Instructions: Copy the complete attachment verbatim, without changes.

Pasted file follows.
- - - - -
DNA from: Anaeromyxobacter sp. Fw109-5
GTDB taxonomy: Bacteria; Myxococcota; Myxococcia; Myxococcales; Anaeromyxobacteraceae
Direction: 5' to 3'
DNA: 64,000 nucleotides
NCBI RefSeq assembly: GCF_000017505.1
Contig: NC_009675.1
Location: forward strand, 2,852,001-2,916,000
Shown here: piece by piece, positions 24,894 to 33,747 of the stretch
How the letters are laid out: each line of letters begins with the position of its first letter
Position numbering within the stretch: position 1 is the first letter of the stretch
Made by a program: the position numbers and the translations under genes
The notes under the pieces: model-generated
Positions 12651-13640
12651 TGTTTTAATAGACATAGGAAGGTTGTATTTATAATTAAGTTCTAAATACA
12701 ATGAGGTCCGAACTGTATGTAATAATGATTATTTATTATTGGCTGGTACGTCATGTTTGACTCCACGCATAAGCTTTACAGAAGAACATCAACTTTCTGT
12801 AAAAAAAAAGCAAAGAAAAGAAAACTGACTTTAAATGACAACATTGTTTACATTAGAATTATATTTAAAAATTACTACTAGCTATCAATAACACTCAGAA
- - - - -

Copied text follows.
DNA from: Anaeromyxobacter sp. Fw109-5
GTDB taxonomy: Bacteria; Myxococcota; Myxococcia; Myxococcales; Anaeromyxobacteraceae
Direction: 5' to 3'
DNA: 64,000 nucleotides
NCBI RefSeq assembly: GCF_000017505.1
Contig: NC_009675.1
Location: forward strand, 2,852,001-2,916,000
Shown here: piece by piece, positions 24,894 to 33,747 of the stretch
How the letters are laid out: each line of letters begins with the position of its first letter
Position numbering within the stretch: position 1 is the first letter of the stretch
Made by a program: the position numbers and the translations under genes
The notes under the pieces: model-generated
Positions 12651-13640
12651 TGTTTTAATAGACATAGGAAGGTTGTATTTATAATTAAGTTCTAAATACA
12701 ATGAGGTCCGAACTGTATGTAATAATGATTATTTATTATTGGCTGGTACGTCATGTTTGACTCCACGCATAAGCTTTACAGAAGAACATCAACTTTCTGT
12801 AAAAAAAAAGCAAAGAAAAGAAAACTGACTTTAAATGACAACATTGTTTACATTAGAATTATATTTAAAAATTACTACTAGCTATCAATAACACTCAGAA